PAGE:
Responding to Diane Ravitch's drive-by shooting of Cleveland’s school-reform plan

Diane Ravitch's blog earlier this week on "Desperate Times in
Cleveland and Ohio" was troubling in how much it got wrong. Specifically, she
totally misconstrues what Mayor Frank Jackson's bold school reform plan is trying to do and who it is trying
to help. According to Diane's post, Jackson’s plan is nothing more than an
attack on hardworking teachers and an effort to enrich for-profit charter
school operators (namely the Akron-based, for-profit White Hat). This assertion
is simply wrong.

I live near
Dayton - another struggling former industrial power that is a shadow of its
former self - and spend a lot of time in Cleveland meeting and working with
some of that community's fantastic civic leaders, philanthropists, educators,
and business people who are trying desperately to save their city. There is no
doubt that Cleveland is hurting and it is bleeding families and children. The
city has 30,000 fewer children today than it did just a decade ago, and many of
the children left behind are struggling academically. In 2010-11, 56 percent of
students in Cleveland attended a school rated D or F by the state. This is
despite the fact the district spends a little more than $14,000 a pupil.

Because
Cleveland is shrinking, its schools are facing a serious fiscal crisis. The
district faces at least a $64.9 million budget deficit in 2012-13, and without
additional cuts and or revenues the district's five year budget forecast shows
a shortfall of close to $300 million by 2016. Despite the fiscal challenges,
Cleveland has seen the emergence of some truly high-performing schools. Some of
these schools are innovative district-operated schools like Campus
International, a high-demand K-3 school housed on the Cleveland State
University campus, and MC2STEM high school located at the Great
Lakes Science Center. The district also has some successful “traditional”
schools, like Louisa May Alcott Elementary (which we featured in our 2010 report on high-performing, high-need urban
schools).

Other
high-performing schools in Cleveland are charters like the Breakthrough Schools
network, in which student achievement rivals and even surpasses that of the
highest performing suburban schools in Ohio. In fact, in 2010-11 nine of
Cleveland's top 15 schools were charters. While Mayor Jackson’s plan puts a
priority on partnering with such high-flying charter schools, NOTHING in it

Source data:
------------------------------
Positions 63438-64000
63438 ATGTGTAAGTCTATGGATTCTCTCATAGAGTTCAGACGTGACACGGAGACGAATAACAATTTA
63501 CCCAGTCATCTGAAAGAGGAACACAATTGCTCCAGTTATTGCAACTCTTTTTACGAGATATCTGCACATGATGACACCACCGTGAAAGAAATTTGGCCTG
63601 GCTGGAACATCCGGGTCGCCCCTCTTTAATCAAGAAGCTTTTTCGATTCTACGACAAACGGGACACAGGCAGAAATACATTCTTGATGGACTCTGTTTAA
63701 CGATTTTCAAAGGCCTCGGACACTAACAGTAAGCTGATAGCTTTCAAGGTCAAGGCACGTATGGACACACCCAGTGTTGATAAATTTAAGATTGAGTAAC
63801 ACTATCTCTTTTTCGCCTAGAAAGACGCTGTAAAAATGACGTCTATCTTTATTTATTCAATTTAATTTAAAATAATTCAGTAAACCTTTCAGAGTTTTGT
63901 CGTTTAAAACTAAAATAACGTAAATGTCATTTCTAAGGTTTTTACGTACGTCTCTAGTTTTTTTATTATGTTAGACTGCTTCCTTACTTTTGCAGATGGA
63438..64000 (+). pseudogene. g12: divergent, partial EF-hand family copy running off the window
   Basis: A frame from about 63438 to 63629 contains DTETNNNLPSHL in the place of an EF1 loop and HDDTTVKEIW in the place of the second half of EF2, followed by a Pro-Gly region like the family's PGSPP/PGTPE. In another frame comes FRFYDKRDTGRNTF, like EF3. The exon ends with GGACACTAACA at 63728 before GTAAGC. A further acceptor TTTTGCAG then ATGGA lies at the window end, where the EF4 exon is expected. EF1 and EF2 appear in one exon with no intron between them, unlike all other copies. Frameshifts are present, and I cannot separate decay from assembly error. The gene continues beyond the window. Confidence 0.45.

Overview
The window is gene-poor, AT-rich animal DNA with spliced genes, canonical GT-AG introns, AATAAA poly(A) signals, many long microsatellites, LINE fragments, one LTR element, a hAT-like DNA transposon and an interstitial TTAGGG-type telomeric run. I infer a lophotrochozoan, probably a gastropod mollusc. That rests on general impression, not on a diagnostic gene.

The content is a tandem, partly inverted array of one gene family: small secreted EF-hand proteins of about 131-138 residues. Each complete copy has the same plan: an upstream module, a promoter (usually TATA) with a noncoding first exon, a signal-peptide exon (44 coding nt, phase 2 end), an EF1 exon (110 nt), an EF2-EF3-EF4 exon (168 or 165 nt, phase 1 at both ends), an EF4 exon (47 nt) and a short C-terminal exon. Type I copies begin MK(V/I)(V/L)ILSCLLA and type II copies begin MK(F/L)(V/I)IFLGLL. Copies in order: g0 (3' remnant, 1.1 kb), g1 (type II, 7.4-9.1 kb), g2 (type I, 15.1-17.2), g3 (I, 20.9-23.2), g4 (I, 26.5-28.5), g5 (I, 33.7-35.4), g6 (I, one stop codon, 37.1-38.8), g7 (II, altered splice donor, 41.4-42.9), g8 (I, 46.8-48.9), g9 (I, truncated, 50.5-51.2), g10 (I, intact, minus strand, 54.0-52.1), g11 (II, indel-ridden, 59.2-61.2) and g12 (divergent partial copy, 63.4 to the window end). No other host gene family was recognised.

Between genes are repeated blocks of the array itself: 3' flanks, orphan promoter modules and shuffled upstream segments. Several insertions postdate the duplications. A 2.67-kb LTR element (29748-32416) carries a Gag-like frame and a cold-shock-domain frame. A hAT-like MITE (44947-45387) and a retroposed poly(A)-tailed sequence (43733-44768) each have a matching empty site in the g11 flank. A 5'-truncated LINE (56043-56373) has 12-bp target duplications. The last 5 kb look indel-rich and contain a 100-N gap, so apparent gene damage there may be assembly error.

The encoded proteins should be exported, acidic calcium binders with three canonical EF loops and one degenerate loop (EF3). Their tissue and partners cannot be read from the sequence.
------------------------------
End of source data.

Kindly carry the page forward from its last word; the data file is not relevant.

favors for-profit or low-performing charters, and certainly the plan is no gift
to White Hat or any other management company, as Diane alleges.

The fact is that
Jackson’s plan seeks to confront a stark economic and academic reality by focusing
on what works in education and cutting out what doesn't. Those schools that
work for children and deliver academic results - be they district schools or
charter schools - will be encouraged to expand their enrollments and even add
new buildings. Those schools that are struggling the most (be they district or
charter) will face either serious restructuring or closure. The plan focuses on
performance and seeks to identify and keep in Cleveland the community's very
best teachers while in time recruiting more to its schools through programs
like Teach For America and the Woodrow Wilson Fellowship program.

In order to
maximize its talent pool, however, Jackson is calling for giving the school
district more flexibility over personnel by doing away with damaging policies
like Last In/First Out (this will require a change to state law). Currently, as
Cleveland has shrunk it has had to dismiss its teachers based solely on
seniority. This has hurt the district in two ways. First,
such quality blind policies mean that some of the district's most effective
teachers have been let go for more senior,and possibly less effective teachers. Second, the per teacher
costs in Cleveland are higher than most other school districts in Ohio because
it is populated by older teachers who have accrued larger salaries by
accumulating years of service.

What Diane calls
an attack on teachers is actually an honorable response to a brutally tough
dilemma facing a city that has to shrink its overall number of schools and
teachers. Mayor Jackson's plan is an honest effort to do this in a way that
will result in fewer, but better, schools. It is in fact a brave effort to try
and make the best of a truly difficult situation. Fair-minded people in Ohio
understand what Mayor Jackson and his district CEO, Eric Gordon, are up to.
This is why the State Board of Education - both Democrats and Republicans -
gave Eric Gordon a rousing applause when he presented the plan to them earlier
this week.

Cleveland and
its leaders are trying to do right by their children, their city, and their
future. They need and deserve all the support and encouragement they can get.
They certainly don't deserve to have bullets shot at them by a drive-by pundit.

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